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Printer buying advice: how to choose a printer

What to look for and consider when buying a printer

There are lots of different types of printer on the market, with markedly different prices, print speeds and features. You probably have a rough idea of what it is you’re after, but there’s no point paying for capabilities you will never need. 

Start with a list of basic requirements and prioritise those. Is it more important to be able to have the option of producing colour output, or do you need to keep costs down and print speeds up?

See also: Printers reviews

How to choose a printer: Colour or straightforward monochrome?

If you usually need to print text documents such as letters and reports, a mono laser printer will best suit your needs as it offers the crispest text output and the best combination of fast page-per-minute output and low ink costs.

If, however, you occasionally need to print in colour, choose an inkjet printer with a strong emphasis on detailed text output. If colour is the main thing and you’re going to be pintoung out lots of photos or artwork, a dedicated photo printer with individual cartridges for each colour (rather than a single combined colour cartridge) is what you need. For fine skintone nuances and other subtle shading effects, a six-colour printer with a light cyan and magenta and a rich black ink should produce better results.

How to choose a printer: Printer types

For everyday printing duties, you’ll want an A4 printer. A3 printers are considerably more expensive and for all but art departments and creative teams, it’s generally more cost-effective to outsource print jobs involving larger paper sizes.

Inkjet printers used to offer only mediocre text reproduction, but the technology that places the tiny drops on ink on the page is now so refined that you’ll be hard pushed to distinguish between a laser-printed document and one produced by an inkjet printer. Instead, the trade-off now is between the greater number of features and the luxury of colour printing versus the raw print speed and lower cost per page of a colour laser printers.

Confusingly, there are now some very good value colour laser printers on the market too, though for home users rather than offices, a multifunction printer or photo inkjet model will probably be the best bet. Most, but not all, will have an adjustable paper tray that helps you align 6x4in and 7x5in photo printing paper.

Variously known as multifunction devices (MFDs), multifunction printers (MFPs) or all-in-one printers, the biggest slice of the consumer photo printer market is accounted for by these combined printers, photocopiers and scanners. As with dedicated photo printers, you’ll pay a bit more but get better results from an MFD that has six separate ink tanks than one with combined colour cartridges.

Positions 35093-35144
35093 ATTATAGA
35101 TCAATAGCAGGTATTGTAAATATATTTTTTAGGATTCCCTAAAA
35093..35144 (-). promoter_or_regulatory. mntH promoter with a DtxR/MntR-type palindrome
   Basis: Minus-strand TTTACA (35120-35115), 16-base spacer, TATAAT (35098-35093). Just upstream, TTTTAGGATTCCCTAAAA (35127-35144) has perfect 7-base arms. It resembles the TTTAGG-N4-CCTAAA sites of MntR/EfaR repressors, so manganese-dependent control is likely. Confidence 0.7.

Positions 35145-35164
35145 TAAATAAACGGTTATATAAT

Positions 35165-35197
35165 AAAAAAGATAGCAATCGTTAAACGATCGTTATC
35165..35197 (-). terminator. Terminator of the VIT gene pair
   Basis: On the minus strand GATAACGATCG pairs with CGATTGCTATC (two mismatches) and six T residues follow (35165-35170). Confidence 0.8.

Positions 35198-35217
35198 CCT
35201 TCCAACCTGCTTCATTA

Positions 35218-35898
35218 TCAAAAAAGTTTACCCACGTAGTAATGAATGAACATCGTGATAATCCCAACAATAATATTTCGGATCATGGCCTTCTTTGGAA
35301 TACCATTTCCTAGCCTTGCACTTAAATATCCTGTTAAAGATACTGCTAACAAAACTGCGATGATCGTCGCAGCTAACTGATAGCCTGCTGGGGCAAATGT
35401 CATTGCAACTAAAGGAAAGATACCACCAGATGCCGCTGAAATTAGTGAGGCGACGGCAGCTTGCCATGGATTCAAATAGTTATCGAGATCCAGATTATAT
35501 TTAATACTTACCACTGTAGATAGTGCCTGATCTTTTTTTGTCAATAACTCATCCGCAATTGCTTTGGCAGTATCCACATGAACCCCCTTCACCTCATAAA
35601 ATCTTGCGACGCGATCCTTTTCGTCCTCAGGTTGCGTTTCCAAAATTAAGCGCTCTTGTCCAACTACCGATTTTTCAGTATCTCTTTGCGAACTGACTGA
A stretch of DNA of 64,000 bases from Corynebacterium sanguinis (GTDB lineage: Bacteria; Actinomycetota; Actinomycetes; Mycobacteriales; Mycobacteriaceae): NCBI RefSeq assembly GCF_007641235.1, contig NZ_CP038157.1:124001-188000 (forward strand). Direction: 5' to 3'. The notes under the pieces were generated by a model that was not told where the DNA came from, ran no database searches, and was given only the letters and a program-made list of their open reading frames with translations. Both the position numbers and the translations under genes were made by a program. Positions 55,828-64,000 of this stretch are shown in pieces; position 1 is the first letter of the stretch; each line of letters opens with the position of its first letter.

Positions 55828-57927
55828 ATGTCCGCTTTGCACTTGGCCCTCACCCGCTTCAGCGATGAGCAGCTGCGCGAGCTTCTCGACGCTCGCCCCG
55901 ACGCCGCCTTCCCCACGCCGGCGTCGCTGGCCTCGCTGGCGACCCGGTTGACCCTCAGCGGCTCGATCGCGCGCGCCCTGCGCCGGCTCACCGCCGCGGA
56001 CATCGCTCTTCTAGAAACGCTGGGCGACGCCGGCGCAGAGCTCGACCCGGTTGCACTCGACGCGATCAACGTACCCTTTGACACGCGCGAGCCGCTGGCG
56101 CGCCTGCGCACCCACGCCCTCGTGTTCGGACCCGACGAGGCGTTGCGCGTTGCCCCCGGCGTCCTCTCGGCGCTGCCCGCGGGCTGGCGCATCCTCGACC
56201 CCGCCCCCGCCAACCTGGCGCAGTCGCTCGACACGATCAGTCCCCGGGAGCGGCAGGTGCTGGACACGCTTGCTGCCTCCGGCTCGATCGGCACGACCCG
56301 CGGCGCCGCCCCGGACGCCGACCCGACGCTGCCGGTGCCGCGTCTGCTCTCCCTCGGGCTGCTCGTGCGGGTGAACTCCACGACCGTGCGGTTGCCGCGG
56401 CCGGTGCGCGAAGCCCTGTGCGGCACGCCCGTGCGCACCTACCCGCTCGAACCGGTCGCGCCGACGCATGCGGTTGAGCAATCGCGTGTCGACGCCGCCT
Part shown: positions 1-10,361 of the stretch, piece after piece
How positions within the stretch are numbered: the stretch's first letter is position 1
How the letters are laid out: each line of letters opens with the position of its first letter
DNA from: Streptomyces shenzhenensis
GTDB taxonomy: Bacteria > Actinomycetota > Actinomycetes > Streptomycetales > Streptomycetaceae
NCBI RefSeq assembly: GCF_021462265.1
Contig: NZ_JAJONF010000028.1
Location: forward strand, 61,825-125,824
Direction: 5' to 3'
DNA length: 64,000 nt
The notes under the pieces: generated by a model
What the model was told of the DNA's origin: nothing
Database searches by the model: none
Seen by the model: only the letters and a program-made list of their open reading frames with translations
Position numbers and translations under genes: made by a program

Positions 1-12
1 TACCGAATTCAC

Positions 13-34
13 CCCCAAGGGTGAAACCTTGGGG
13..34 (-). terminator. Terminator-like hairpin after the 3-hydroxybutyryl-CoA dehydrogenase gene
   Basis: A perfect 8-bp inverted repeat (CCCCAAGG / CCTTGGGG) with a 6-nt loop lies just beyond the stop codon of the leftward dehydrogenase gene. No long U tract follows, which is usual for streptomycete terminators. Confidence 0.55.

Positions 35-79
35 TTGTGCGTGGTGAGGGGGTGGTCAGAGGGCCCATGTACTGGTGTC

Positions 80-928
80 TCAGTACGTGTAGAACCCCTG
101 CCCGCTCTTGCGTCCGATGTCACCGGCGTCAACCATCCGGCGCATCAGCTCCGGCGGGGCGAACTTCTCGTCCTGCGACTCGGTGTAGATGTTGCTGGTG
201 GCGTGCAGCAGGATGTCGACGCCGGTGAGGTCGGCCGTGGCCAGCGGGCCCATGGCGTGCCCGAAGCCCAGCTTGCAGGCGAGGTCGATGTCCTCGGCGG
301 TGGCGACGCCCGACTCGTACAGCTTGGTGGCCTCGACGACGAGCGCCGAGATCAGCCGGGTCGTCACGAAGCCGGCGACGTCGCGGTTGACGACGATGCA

Unless you’re really in the market for a multi-function device, focus on the printer’s attributes (as this will get the most use) and treat the scanner and photo copying features as a bonus. They are, however, useful for archiving and for scanning in and digitising documents that can then be edited, as well, of course, as for making copies of photos that were originally taken on a film or slide camera.

Wireless and PictBridge features are useful on all types of printer. The latter allows you to take photos straight from a digital camera and print them out. However, many printers and MFDs now have media card slots (SD Card, MMC, xD Picture Card and so on) and USB ports so images can be read from external sources. A Wi-Fi connection will enable you to position the printer almost anywhere and have laptops and PCs to it without needing to be physically connected to the device.

How to choose a printer: Office printers

In an office environment you’ll want Ethernet connectivity so several computers on the network can access the same printer. If you’re an office administrator with responsibility for controlling print costs, PIN code access and the ability to determine who can use the colour features will also be important. An administrator interface will allow you to do this, though some printers also have some access functions on the device itself.

If you’re choosing an office printer, as well as the print speeds and cost per page calculations, it’s likely you’ll need to factor in the cost of replacement toner drums (for a laser printer) as the higher use means this expensive part will wear out more quickly. You can generally save money by sending back expired cartridges and, sometimes, old drums, to the manufacturer when ordering replacement consumables.

In an office environment a printer that can produce 30ppm (pages per minute) of mono text documents should suffice, though higher up the price chain you’ll find models that can print even faster than this. You’ll also want a generous paper tray of perhaps 500-sheet capacity. This will save you or other users having to frequently replenish the paper in the printer.  Duplex printing – the ability to print on both sides of the paper – is another desirable feature and will save money on paper. It’s also ‘greener’.

Some office printers have a secondary paper tray that the printer can switch to on demand if the other tray is empty or if you need to print landscape or on a different paper stock.